The plot is starting to develop.
Yes, I’m 500 pages into this book, and the plot is starting to develop.
I’m trusting that David Foster Wallace knows what he’s doing. To this point, it seems that the first half of the novel is focused on character development—the focal points being Hal Incandenza at the Enfield Tennis Academy, Don Gately at a Boston Drug Rehab Center, a guy named Marathe who is part of a group of wheelchair terrorists, and a “quadruple agent” (pretending to pretend to be a double agent) named Steeply who is dressed in drag.
You can’t make this stuff up.
I stumbled across this last month while we were discussing the longest novels in literature. An “author” named Nigel Tomm “wrote” a “book” that consists of 23 volumes, 11,338,105 words, 61,745,771 characters (with spaces), and 17,868 pages.
I haven’t hidden the fact that I wasn’t a fan of Mrs. Dalloway—which is currently last in my rankings of the books I’ve read to this point. Interestingly, though, I’ve noticed some similarities between Mrs. Dalloway and Infinite Jest.
Both David Foster Wallace and Virginia Woolf didn’t mind writing a sentence with hundreds of words. I believe a couple of sentences in Infinite Jest last more than a full page.
But the difference being, in my opinion, that David Foster Wallace’s long sentences actually make sense to my small brain.
We talk a lot on this blog about books we love. I could write all day about To Kill A Mockingbird or I, Claudius or any of the books currently in my top 5.
But here’s a topic of discussion for the weekend. What are some books that you know you’ll never read?
Maybe a book intimidates you, maybe it’s too vulgar or graphic, maybe it’s too “girly” or brutish, or maybe you just flat out don’t want to read it. You’ve got bias. I’ve got bias. There’s got to be one book out there that makes you throw up in your mouth a little bit.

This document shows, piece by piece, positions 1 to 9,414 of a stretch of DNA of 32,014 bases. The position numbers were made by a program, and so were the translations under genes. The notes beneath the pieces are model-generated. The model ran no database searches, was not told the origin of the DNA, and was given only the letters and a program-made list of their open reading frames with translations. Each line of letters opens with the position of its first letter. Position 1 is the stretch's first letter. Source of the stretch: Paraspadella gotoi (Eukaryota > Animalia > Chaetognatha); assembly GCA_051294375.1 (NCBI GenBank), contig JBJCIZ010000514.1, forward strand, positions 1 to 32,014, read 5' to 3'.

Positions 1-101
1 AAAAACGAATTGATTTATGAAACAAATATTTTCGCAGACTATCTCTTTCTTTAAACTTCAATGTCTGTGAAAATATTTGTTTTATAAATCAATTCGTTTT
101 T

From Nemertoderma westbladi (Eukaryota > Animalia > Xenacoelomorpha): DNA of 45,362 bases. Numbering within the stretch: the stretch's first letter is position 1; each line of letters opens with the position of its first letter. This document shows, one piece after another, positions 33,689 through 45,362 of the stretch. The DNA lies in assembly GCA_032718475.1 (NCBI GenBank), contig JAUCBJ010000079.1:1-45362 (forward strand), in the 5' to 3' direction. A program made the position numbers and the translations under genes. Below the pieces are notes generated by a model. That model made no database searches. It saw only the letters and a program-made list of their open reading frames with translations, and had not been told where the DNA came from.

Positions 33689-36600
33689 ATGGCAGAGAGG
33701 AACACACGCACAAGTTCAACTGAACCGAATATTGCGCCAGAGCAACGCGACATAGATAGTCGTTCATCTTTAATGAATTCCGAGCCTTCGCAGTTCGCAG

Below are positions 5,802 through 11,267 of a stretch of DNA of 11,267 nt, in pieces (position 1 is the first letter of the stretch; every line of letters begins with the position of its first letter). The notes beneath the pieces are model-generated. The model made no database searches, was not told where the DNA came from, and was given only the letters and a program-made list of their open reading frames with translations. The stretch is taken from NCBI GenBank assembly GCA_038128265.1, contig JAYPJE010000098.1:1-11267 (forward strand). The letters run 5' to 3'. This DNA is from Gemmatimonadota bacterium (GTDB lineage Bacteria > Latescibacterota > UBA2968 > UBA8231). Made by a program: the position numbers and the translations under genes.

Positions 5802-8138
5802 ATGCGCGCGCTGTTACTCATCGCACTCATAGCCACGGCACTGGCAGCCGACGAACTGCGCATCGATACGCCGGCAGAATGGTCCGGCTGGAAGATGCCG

I’ll start. I know, for a fact, that I’ll never read any book from the Twilight series. Sorry if I offend anyone. Stephanie Meyer has made a pretty penny off that series, and good for her. But I just have no interest in teenage vampire romances. Who knew that could even become a genre?
Now, your turn. What is one book you’ll never read, and why?
You know the person. He or she professes to have read everything you ever mention. Everything. Even the obscure out-of-print German romance novel from the 1960s–you know, the one with the protagonist named Bjorn.
Here’s a great little skit from the hilarious show, Portlandia, that mocks said pretentious reader.
Is there a pretentious reader in your life?
This guy could like write. (Photo via Steve Rhodes/Flickr)
Since I started 101 Books, I recall tearing up only once while reading–that was during one dreadfully depressing passage in Rabbit, Run.
It really takes a lot for a book to make my tear glands kick into gear. Although, I’ll admit that, after having a kid, I’m more prone to drop a happy tear every now and then for whatever reason.
There’s one passage in Infinite Jest that achieved that feat. At this point, I don’t even know how essential this passage was to the plot as a whole, but I only know it moved me.
Way back in November, before most of you knew this blog existed, I reviewed an obscure little novel called Gone With The Wind. Heard of it?
Margaret Mitchell’s southern classic was book #5 for me–and, until I finish Infinite Jest, the longest novel I’ve read. Anyway, the book has been in the news recently because the last four chapters of the original manuscript–once thought to be burned–have been discovered at a small library in Connecticut.
The story goes that Margaret Mitchell thought all of her work should be judged in final, not draft, form and she directed her husband to burn all of her early manuscripts after she died. Well he did that, almost.